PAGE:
• POP clients only allow one connection to a particular mailbox on the server at any one time. This means that it is not possible for someone to leave, for example, their office computer connected to their email using a POP client and then to try and access it from a different machine.
  • IMAP allows multiple connections to the same mailbox allowing a user to access mail simultaneously from two different machines or clients.
  • IMAP clients allow the user to work in two different modes, connected and disconnected, so although POP was designed to cater for users with intermittent Internet connections IMAP also allows a mode of working where a user connects to see new email and then disconnects to read and compose messages offline. However, the IMAP client has only downloaded a copy of the messages for offline viewing, the real messages are still on the server whilst a POP client would have downloaded the messages to the local machine and then deleted them on the server.
  • IMAP natively supports encrypted login mechanisms so that passwords are sent in an encrypted form although the transmission of plain text passwords is also supported. It is also possible to encrypt all IMAP traffic between the server and the client using the Secure Sockets Layer (SSL) for added security.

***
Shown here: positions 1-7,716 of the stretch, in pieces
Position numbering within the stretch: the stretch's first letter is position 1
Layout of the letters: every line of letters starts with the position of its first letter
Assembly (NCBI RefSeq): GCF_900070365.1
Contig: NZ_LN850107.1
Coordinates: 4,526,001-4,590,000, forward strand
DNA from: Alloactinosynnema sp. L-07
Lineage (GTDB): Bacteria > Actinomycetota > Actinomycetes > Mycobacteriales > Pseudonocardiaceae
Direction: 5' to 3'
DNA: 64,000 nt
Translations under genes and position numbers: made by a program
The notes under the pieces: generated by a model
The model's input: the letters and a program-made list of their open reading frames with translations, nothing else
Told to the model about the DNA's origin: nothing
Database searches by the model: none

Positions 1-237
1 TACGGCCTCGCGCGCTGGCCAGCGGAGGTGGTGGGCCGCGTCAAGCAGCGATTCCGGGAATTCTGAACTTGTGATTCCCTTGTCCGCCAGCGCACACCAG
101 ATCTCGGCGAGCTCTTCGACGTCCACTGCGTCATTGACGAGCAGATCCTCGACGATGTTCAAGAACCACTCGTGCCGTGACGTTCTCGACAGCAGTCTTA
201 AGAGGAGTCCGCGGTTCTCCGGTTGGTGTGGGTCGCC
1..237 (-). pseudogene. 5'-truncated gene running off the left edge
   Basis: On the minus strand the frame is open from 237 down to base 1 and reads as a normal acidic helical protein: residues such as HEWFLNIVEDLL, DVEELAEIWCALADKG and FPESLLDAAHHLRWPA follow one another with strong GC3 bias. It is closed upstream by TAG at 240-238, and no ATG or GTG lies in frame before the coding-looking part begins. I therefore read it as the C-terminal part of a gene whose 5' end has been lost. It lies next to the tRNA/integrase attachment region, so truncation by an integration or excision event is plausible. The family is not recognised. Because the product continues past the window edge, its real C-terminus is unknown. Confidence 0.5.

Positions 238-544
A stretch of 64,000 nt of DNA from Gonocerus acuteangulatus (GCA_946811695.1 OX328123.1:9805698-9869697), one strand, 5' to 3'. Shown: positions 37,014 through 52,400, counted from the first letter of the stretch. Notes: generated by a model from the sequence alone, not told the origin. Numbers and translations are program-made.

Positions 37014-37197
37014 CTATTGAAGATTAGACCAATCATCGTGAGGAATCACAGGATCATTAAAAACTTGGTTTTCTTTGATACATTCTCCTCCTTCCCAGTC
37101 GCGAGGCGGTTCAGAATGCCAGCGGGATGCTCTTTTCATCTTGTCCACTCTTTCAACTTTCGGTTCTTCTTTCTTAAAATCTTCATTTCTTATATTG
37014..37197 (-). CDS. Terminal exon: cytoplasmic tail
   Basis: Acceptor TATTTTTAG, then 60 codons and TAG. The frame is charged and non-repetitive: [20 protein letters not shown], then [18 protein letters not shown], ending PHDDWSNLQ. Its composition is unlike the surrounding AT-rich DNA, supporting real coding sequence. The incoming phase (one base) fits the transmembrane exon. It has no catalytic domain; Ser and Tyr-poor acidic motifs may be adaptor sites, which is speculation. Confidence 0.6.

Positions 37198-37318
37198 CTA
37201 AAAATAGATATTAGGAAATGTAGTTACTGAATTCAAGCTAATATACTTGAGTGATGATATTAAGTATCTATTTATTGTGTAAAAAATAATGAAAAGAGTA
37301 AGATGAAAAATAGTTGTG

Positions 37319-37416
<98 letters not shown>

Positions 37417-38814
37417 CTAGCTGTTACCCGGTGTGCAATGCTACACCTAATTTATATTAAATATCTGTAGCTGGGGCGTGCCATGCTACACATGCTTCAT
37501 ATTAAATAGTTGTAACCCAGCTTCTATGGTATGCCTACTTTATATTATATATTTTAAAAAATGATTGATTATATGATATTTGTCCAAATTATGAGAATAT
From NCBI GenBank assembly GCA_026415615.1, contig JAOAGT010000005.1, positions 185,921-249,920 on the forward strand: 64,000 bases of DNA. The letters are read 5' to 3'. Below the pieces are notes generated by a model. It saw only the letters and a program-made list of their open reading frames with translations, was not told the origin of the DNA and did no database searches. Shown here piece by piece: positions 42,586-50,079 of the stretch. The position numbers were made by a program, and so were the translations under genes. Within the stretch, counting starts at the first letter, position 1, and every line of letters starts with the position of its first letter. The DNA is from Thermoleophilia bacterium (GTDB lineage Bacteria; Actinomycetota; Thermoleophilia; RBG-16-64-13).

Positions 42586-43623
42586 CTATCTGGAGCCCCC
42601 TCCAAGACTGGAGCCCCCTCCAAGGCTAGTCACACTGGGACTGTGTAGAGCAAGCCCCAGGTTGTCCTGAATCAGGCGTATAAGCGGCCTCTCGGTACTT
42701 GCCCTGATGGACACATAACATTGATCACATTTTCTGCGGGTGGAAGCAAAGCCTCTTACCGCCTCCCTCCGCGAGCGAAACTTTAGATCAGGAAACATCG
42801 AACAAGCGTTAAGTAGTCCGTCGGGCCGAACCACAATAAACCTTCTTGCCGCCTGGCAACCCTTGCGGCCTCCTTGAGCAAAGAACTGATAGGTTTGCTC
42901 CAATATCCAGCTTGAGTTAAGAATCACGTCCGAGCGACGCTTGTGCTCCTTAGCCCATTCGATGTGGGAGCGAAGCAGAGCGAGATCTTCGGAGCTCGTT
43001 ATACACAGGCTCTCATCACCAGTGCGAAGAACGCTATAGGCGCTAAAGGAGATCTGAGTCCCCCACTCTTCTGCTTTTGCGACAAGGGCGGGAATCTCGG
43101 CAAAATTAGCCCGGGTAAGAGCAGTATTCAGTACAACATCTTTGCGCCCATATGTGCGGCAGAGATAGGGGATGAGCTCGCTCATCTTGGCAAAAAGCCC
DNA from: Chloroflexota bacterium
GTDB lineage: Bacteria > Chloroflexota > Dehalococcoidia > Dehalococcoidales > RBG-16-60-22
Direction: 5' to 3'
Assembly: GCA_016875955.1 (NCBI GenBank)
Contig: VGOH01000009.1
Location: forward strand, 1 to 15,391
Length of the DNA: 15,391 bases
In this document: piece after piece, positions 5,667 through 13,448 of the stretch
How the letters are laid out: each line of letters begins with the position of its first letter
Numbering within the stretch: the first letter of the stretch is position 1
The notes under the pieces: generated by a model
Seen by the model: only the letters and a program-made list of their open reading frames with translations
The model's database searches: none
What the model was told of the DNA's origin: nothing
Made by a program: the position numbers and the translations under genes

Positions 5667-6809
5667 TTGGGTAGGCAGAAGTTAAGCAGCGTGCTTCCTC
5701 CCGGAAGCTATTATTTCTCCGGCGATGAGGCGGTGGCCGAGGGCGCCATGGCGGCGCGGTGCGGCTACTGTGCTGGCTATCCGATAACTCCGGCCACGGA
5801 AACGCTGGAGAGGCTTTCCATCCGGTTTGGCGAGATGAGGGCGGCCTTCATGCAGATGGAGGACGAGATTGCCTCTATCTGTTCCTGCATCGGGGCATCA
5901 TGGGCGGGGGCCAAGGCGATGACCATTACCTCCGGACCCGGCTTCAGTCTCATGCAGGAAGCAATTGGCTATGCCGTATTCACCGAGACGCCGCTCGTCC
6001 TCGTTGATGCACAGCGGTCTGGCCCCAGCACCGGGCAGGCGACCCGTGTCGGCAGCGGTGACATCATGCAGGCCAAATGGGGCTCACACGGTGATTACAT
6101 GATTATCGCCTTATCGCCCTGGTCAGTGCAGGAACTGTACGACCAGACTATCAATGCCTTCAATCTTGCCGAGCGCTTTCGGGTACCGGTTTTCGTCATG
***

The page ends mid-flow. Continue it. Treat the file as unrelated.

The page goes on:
Both of these protocols are supported by virtually all modern email clients and servers. It is not uncommon for system administrators providing the server end to deprecate the use of POP. It is simply not as sophisticated as IMAP and places the onus of backup on the client which often contravenes institutional conventions.

In some cases, particularly in proprietary groupware solutions, proprietary protocols are used between the client and the server. For example Microsoft’s Outlook client communicates with an Exchange server using a proprietary protocol, as does an IBM Notes client and a Domino server, but these products also support IMAP and POP, allowing interoperability with other servers and clients if so desired.

In recent years other proprietary email protocols have grown up implementing what is generally known as ‘push’ email. Rather than waiting to be contacted by a mail client, ‘push’ email servers (usually implemented as an additional piece of software running alongside a traditional mail server) determine when new mail has arrived for a user, initiates a connection to the user’s mail client and delivers a copy of the email. This kind of mail delivery became widely known with the advent of Research In Motion’s (RIM) Blackberry mobile devices and the corresponding push email server Blackberry Enterprise Server. In response to RIM’s success many mobile manufacturers and service providers have implemented push email solutions for their customers. Sometimes this is achieved using a proprietary protocol or solution and sometimes by employing the common IMAP extension command IDLE, which tells the server that the client wishes to keep its connection to the server open and receive information about new emails as they arrive.